Today the property has shrunk back to 140 acres with the majority given over to pasture and lucerne and fifteen acres of gardens with picturesque parklands. There are orchards, too – figs, medlars, and assorted fruit – ornamental English-style herbaceous borders, an extensive potager supplying the house, and 650 olive trees that give deep, rich green oil.
Left: Small nude sculpture on desk in the maquette for the full size work by english sculptor, Nigel Bonham, which stands on the lawns.
Right: The ‘Green Room’. The original colour was restored to the walls twenty years ago – “During the day it can look grubby but at night it comes alive”. Painting above the desk by Sidney Nolan from his 1964 series, Burke and Wills.
The garden is absolutely Janet’s domain where she has developed the English concept of ‘outdoor garden rooms’, inspired in part by Vita Sackville West’s glorious garden at Sissinghurst in Kent. “I would be out there all day if I could,” she said.
Left: View along the east-west corridor that dissects house from the front door, to the back. alls are lined with old photographs and drawings of Sydney.
Right: Bathroom with calligraphy artwork by chinese master calligrapher, professor Wang. Described by Tm as “a poetic portrait of me”, it was drawn for him by Wang on a visit to Beijing in the 1980’s.
The buildings remain more or less intact, although the convict cottages (which now double as guest rooms) have been re-built on their original footings. But the main house remains virtually unaltered and presents to visitors at the front an understated almost austere symmetry with deep wrap-around verandah.
Previous owners had carried out extensive and sympathetic restoration work. There was little the Storriers needed to do when they moved in other than installing hand-made terracotta tiles under the verandah.
Left: Equestrian drawings by Australian painter George Lambert (1873-1930)
Right: Hats and coats hang in pleasant disarray in the sun-drenched winter verandah with Miner’s Settle, at the rear of the main house.
The main body of the house forms a square, a simple arrangement of four rooms (library, drawing room, two bedrooms) and a central corridor that runs as straight as a die from the front door, to the back to a long gravelled walk that cuts through the walled potager and on up to Storrier’s recently built cavernous agricultural tin shed of a studio. “The largest studio I’ve ever owned,” he says.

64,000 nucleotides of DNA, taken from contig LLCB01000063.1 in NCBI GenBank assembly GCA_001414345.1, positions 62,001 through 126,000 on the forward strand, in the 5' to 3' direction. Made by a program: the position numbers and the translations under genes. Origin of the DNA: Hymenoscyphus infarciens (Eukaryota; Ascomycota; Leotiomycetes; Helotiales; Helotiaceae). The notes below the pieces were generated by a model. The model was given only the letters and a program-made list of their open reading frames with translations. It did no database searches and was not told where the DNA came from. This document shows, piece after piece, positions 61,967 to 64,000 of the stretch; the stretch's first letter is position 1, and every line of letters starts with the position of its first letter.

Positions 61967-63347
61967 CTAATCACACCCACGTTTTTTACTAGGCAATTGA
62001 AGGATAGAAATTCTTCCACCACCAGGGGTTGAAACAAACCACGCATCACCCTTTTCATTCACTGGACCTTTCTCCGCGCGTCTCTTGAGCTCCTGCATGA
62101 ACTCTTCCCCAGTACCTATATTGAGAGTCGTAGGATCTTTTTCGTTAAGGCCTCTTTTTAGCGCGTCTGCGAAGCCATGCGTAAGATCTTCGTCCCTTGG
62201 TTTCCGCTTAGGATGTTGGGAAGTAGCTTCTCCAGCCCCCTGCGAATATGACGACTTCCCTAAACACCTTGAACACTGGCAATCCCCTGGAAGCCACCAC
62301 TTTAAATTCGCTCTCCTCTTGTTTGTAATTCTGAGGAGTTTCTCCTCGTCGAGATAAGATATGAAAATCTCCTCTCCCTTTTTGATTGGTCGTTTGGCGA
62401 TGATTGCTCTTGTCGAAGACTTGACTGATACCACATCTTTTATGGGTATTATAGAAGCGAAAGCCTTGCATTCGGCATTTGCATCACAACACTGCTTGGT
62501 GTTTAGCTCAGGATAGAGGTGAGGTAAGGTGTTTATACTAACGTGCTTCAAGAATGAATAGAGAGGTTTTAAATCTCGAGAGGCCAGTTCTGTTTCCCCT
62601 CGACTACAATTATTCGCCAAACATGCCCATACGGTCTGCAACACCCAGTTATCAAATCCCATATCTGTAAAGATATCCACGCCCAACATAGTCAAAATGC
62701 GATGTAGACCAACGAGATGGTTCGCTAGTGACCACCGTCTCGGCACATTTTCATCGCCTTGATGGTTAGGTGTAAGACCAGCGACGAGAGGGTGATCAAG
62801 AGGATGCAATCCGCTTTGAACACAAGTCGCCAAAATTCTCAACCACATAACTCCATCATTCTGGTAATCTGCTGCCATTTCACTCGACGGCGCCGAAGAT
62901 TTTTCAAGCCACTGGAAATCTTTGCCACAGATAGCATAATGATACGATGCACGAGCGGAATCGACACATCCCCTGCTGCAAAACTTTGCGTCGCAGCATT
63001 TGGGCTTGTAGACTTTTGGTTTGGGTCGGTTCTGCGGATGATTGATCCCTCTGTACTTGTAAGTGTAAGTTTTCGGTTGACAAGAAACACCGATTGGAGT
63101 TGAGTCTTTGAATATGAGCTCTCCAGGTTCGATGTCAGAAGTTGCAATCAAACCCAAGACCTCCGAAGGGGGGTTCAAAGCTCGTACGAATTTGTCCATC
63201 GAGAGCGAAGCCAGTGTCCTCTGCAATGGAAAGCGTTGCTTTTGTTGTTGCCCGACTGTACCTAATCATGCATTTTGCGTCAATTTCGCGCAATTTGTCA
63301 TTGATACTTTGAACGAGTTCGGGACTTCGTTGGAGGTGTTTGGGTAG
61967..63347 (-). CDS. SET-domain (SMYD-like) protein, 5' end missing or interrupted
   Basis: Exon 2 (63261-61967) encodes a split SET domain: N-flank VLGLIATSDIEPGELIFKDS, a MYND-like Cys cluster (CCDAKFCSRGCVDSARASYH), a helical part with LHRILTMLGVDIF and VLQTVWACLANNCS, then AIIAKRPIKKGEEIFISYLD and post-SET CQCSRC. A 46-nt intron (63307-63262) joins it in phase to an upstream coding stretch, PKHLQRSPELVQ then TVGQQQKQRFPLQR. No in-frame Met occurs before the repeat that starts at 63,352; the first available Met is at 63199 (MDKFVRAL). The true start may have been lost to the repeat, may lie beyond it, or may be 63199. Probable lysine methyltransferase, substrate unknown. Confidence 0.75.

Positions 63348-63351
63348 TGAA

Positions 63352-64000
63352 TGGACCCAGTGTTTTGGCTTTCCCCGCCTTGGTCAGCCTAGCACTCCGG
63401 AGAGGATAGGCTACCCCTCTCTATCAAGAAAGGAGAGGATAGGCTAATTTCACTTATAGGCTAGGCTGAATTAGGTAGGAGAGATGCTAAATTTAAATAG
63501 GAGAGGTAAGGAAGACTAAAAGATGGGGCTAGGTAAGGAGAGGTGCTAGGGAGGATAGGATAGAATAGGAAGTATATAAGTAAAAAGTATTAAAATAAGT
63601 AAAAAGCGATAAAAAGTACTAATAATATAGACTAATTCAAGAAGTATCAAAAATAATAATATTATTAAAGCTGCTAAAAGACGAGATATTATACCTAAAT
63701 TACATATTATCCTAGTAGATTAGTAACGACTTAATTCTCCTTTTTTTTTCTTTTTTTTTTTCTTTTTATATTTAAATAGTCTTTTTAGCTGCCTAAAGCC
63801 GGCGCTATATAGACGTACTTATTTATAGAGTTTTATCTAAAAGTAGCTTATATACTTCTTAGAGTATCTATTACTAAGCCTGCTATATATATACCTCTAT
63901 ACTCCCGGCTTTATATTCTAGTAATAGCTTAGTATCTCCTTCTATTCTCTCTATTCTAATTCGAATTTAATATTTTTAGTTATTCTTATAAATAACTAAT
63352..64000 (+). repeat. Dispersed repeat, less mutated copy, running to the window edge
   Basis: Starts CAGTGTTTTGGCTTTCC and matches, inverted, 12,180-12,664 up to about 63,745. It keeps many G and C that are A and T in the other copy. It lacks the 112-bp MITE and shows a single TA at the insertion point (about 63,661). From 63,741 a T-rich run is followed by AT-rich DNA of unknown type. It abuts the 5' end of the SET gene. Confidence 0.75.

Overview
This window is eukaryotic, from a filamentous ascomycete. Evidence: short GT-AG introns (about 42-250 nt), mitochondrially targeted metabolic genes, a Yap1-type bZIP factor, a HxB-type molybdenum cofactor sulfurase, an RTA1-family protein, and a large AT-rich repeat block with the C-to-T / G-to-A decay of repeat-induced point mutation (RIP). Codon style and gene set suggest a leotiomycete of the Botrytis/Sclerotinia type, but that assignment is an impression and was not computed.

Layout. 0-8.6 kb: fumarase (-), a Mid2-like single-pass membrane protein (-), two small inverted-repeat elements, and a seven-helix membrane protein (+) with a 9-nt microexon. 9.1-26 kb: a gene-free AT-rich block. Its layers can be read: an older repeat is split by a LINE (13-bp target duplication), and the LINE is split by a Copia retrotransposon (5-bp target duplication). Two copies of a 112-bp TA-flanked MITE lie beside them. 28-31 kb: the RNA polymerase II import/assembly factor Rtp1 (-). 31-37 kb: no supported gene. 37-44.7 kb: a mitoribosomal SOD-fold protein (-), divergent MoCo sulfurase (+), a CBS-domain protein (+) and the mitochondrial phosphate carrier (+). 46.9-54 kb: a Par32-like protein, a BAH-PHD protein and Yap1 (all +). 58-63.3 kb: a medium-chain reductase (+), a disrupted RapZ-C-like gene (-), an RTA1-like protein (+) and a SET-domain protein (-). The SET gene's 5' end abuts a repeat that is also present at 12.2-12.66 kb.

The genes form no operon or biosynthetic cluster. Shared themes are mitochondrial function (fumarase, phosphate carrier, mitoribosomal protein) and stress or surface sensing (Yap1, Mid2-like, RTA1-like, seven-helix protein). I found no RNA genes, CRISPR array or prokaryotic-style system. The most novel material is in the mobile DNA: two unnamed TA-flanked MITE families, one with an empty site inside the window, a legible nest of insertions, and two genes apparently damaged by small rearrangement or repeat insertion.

Here several works in progress are surrounded by the detritus of creativity. Brushes and paints are everywhere, but not in a messy way. In one corner, a sculptural figure is taking shape. Built on an unseen armature, Storrier is creating an allegorical self-portrait from his resin soaked clothes to achieve a hard exoskeleton. It is a ghostly and eerie memento mori. Chopin nocturnes play quietly in the background.
Attached to the west side of the house are two wings with whitewashed brick and galvanised tin roofs, which define the courtyard and stable yard. In one wing is the original Hawkins’ homestead built the year before the main building and now used as bedrooms. The other wing houses a long kitchen – the heart of this country homestead, a place where the family gathers for evening meals.
Leisurely lunches are taken outside in the courtyard where flowers are left to self seed
Storrier has an extensive art collection displayed, salon-like, floor-to- ceiling, throughout the house. In the drawing room hang a small Ray Crooke, two John Olsens and a Sidney Nolan (from the Burke and Wills series), as well as a Hugh Ramsay self-portrait. Ramsay painted the picture in Paris in 1910 and sold it to Dame Nellie Melba to raise his fare home to Australia shortly before he died from tuberculosis.
The library is clubby, with dark shelving set against wallpaper, described by Storrier as “hideous”, which was replicated in England from fragments found under several layers of later additions.
Willow the cat strolling along the path that leads to the potager and perennial vegetable garden beyond the Blackdown convict brick wall rebuilt in the 1980’s by the previous owner during an extensive restoration. The gravel path is flanked with Boxus Domes and Miscanthus Sinensis, self-sown Nicotania. The path ends at Tim’s door.
“I’ve got to be in a place where people have lived,” Storrier comments. “And with an extended family, a rambling house works.”
Blackdown, is a magnificent old dame of a building, forming the perfect backdrop for Storrier to assume the role that he has made his own – that of a slightly louche, 19th Century squire, complete with guns, dogs, horses and children and a wife whose sense of hospitality and tolerance, is endless and who feels daily, “an enormous sense of responsibility” from just living in such an historic home.
Photography: Paul Green